In Uganda, Buckets of Hope

Simple drip-irrigation project helps farmers conquer the dry season
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Action Against Hunger is empowering farmers in Uganda. Photo: T. Frank

Editor's Note: Our thanks to the Action Against Hunger team in Uganda for providing the case study that informed this post.

Last year, Action Against Hunger tried something new in Uganda to protect small-scale farmers from dry spells that leave them with minimal food or income. We introduced a simple, low-cost system that uses ordinary buckets and lengths of tubing to effectively "drip-irrigate" small farms.  In partnership with the World Food Programme and as part of the efforts of the Northern Uganda Social Action Fund, we offered training and "household bucket irrigation" kits to communities in Kaabong District, including Napusimoru village.

That’s where we met John Logwee, a 45-year-old married father of six.

“I was selected by my fellow beneficiaries in the parish to host the small-scale household bucket irrigation pilot, since I had expressed interest in vegetable production,” he explained.

First, our team trained John to use and maintain the bucket irrigation technology to grow a range of vegetables. Then we gave him eight sachets of onion seeds, several bucket irrigation kits, and other tools, such as a jerry can. 

Because it was designed to drip-irrigate small plots of land, the bucket system uses minimal water, and has proven inexpensive, efficient, and durable. The system requires little physical labor to maintain, making it appropriate for pregnant women, elderly people, and individuals with some physical disabilities to use. John and other families are reporting that the bucket system has helped them produce food and earn income during the "hunger gap."

“I decided to prepare 120 square meters [almost 1,300 square feet] of land, and installed four bucket irrigation kits, each one covering 30 square meters [more than 300 square feet]. I then planted the prepared seed beds with Red Creole onions,” John added.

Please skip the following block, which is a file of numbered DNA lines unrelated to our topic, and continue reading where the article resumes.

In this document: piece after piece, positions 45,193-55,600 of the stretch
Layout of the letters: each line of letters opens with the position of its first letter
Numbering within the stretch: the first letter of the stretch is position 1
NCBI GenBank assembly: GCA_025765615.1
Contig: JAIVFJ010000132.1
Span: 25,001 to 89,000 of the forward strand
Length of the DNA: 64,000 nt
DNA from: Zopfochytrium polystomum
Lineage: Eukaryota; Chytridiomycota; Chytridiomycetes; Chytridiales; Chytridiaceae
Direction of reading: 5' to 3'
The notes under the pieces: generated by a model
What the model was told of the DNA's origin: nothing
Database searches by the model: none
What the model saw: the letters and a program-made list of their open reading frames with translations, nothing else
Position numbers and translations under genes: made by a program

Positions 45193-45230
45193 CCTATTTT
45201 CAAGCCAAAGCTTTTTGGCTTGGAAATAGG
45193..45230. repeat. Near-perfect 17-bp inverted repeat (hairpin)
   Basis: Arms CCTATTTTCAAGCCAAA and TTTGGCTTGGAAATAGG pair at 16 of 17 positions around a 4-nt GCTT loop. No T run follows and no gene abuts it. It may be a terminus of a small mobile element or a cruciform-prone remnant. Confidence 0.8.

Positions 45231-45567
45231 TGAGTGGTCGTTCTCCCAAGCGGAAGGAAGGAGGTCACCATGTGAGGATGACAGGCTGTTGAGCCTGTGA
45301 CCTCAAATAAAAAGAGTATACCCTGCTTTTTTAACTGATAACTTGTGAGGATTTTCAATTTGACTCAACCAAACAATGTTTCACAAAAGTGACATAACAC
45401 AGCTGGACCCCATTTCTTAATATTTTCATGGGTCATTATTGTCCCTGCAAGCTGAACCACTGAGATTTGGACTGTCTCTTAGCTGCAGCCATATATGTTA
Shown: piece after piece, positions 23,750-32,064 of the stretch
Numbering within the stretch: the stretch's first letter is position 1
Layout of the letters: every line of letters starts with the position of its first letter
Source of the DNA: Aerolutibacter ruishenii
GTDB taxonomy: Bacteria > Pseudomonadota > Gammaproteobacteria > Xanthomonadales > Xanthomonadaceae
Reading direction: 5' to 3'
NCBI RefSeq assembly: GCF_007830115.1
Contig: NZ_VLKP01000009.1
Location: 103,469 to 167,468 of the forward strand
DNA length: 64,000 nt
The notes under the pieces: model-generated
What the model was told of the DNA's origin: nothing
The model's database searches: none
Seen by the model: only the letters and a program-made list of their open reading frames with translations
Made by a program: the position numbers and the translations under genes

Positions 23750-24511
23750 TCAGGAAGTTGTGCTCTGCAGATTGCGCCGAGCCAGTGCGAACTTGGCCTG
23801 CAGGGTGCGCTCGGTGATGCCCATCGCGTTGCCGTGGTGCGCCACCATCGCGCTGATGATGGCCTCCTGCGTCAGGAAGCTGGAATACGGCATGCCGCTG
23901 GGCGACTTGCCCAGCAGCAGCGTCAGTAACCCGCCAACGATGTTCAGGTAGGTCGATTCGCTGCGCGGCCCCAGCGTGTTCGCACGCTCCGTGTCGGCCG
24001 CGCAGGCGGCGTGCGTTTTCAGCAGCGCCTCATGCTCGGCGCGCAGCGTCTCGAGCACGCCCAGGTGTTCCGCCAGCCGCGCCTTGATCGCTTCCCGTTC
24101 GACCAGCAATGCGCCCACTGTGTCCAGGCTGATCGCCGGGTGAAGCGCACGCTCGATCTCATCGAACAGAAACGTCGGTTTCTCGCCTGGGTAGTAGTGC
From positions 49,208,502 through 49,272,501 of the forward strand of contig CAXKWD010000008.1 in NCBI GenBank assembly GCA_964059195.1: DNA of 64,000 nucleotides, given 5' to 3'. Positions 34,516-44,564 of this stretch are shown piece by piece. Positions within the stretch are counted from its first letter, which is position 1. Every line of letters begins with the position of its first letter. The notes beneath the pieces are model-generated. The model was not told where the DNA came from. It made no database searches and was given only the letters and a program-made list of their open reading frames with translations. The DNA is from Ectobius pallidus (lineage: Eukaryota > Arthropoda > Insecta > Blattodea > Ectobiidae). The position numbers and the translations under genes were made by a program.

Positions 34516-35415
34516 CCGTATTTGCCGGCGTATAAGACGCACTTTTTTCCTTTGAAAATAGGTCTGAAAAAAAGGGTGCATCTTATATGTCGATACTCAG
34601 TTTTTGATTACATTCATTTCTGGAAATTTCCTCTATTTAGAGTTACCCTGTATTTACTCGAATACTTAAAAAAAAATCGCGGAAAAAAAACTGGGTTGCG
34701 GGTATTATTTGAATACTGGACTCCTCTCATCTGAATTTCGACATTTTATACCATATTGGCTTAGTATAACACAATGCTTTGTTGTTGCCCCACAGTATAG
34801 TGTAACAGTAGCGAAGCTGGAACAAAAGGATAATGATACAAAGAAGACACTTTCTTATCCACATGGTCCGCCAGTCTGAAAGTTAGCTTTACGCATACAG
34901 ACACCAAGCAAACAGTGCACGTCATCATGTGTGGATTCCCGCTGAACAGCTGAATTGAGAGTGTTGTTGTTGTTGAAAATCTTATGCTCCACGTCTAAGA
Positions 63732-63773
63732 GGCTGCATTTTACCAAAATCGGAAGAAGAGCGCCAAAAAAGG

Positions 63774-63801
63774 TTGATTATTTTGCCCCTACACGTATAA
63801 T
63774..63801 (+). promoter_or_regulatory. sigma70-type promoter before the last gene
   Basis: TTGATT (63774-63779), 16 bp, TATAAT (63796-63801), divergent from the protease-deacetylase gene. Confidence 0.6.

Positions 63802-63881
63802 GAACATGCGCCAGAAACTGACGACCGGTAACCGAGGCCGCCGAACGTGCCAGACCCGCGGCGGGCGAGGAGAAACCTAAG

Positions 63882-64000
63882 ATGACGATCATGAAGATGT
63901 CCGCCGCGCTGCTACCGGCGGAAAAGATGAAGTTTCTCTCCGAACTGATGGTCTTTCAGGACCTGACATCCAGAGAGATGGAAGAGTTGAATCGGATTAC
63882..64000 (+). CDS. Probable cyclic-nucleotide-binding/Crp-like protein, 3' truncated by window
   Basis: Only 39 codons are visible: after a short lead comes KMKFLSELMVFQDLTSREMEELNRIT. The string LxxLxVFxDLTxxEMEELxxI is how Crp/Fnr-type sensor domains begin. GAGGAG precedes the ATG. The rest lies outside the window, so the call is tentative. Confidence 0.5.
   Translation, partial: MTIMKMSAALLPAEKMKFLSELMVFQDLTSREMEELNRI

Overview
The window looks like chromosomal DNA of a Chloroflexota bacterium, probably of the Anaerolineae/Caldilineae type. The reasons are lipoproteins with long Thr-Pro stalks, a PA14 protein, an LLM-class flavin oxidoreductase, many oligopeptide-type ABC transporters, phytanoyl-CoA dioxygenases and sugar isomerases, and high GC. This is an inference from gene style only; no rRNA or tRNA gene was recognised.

“One month later, I started eating the leaves of the onions. After three months, my family started consuming the mature onions. We had a surplus in excess of our home consumption, so I sold the surplus and earned a total of 185,200 Uganda shillings [approximately $53 USD]. Because my family had no goats, I decided to invest 150,000 Uganda shillings into buying three goats. The remaining 35,000 Uganda shillings we used to buy basic household items like salt, sugar, soap, school materials for my son, and new trousers for me.”

John plans to grow more onions so he can acquire more goats. He’s working with our teams to expand from bucket irrigation to larger-scale drum irrigation so that he can effectively scale up his crop production.

“I won’t cry about seasons anymore,” he said. “I can make more money in both dry and wet seasons now."

His goal is to raise 50 goats, and to be able to send his children to secondary school and ultimately to university.

John is now enrolled in training to help him market his crops and better track and manage his revenue. He is learning methods for keeping records, setting appropriate prices, and he has joined a savings group, which will improve his capacity to pursue commercial farming.

John says, “Growing onions is helping me with growing goats!”

He’s excited to see where the future takes him and his family – as are all of his friends at Action Against Hunger.

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About Elisabeth Anderson Rapport

Elisabeth Anderson Rapport, Senior Communications Officer

Elisabeth is Action Against Hunger's senior communications officer, reporting on our impact and current events around the world.